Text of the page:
Posted by admin on Monday 02 March 2009 - 19:31:50 | LAN_THEME_20
History of the Women Marines

Since 1918, women have answered the call to serve proudly in the United States Marines and the role of women in the Marines has evolved and expanded. All Women Marines can look forward to the future proudly, while never forgetting the women who made this future possible.

In 1918, the Secretary of Navy allowed women to enroll for clerical duty in the Marine Corps. Officially, Opha Mae Johnson is credited as the first woman Marine. Johnson enrolled for service on August 13, 1918; during that year some 300 women first entered the Marine Corps to take over stateside clerical duties from battle-ready Marines who were needed overseas. The Marine Corps Women's Reserve was established in February 1943. June 12th, 1948, Congress passed the Women's Armed Services Integration Act and made women a permanent part of the regular Marine Corps.

In 1950, the Women Reserves were mobilized for the Korean War and 2,787 women served proudly. By the height of the Vietnam War, there were about 2,700 women Marines served both stateside and overseas. By 1975, the Corps approved the assignment of women to all occupational fields except infantry, artillery, armor and pilot/air crew. Over 1,000 women Marines were deployed in Operations Desert Shield and Desert Storm in 1990-1991.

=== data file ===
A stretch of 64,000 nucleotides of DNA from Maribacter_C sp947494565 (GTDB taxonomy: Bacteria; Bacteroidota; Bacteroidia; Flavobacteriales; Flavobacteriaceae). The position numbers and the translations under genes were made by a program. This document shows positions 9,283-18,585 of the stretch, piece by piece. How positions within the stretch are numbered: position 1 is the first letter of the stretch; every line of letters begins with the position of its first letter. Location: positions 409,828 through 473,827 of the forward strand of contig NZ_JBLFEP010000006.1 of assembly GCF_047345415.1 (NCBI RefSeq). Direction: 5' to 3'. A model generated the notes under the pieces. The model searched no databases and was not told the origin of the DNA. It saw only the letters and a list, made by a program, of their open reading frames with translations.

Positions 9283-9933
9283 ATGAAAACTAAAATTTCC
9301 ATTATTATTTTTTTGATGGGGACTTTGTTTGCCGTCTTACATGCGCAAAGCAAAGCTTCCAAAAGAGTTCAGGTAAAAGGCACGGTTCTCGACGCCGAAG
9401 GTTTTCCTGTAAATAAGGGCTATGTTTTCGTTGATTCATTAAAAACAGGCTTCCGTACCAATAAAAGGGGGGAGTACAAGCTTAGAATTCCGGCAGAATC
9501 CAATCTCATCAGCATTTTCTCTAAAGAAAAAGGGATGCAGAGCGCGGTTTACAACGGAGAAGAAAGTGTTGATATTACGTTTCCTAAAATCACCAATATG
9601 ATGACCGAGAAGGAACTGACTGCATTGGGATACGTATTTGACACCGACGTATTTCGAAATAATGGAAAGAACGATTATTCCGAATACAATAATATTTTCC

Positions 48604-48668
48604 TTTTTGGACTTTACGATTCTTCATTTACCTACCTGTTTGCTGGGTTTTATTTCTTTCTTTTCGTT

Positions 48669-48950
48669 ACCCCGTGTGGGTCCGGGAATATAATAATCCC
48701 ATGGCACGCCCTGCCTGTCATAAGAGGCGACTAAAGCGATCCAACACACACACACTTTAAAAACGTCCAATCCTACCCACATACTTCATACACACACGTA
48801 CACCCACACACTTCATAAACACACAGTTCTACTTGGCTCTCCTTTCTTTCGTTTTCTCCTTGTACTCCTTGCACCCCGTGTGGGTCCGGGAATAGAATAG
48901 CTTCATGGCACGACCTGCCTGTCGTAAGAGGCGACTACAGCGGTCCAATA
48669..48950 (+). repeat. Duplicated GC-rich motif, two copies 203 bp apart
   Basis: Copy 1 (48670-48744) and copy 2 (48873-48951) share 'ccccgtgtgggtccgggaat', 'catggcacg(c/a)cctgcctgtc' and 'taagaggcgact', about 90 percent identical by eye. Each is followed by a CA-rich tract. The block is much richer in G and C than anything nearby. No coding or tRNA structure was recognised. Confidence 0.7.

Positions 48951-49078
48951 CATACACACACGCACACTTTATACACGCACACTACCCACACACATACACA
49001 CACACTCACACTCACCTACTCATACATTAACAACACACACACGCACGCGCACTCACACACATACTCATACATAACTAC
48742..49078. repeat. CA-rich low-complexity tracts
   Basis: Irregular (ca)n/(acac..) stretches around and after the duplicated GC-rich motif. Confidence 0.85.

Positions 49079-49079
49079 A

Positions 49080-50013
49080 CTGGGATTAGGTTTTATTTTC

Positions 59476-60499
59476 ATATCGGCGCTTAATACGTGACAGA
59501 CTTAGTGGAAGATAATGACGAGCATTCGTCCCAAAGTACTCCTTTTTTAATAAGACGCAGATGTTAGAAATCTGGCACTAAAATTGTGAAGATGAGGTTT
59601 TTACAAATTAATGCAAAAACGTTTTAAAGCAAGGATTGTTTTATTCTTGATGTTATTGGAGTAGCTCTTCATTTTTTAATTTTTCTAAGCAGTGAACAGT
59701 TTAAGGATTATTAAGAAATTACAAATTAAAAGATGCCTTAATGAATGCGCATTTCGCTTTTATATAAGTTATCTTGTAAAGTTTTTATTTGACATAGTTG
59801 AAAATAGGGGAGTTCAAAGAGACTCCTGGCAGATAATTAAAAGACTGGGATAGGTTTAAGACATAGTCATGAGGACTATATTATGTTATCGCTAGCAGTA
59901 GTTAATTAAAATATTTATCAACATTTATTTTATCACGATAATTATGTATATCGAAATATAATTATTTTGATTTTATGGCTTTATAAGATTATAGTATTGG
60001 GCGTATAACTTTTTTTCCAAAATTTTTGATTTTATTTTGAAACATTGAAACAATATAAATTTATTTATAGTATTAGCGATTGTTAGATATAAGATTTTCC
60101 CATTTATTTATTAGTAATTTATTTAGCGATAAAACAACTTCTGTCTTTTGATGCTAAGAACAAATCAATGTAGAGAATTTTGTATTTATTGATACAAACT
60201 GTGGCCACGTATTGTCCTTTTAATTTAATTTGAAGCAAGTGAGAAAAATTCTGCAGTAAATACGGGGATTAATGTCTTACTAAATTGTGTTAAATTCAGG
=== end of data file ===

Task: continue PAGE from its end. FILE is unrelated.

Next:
Private Minnie Spotted-Wolf of Heart Butte, Montana, enlisted in the Marine Corps Women's Reserve in July 1943. She was the first female American Indian to enroll in the Corps. Minnie had worked on her father's ranch doing such chores as cutting fence posts, driving a two-ton truck, and breaking horses. Her comment on Marine boot camp "Hard but not too hard."

Women Marine Milestones

1918 --Pvt. Opha Mae Johnson becomes the first woman to enlist in the Marine Corps Reserve
1943 --Colonel Ruth Cheney Streeter first Director of Women Marine Reservists
1943 --Captain Anne Lentz, first commissioned officer
1943 --Private Lucille McClarren first enlisted woman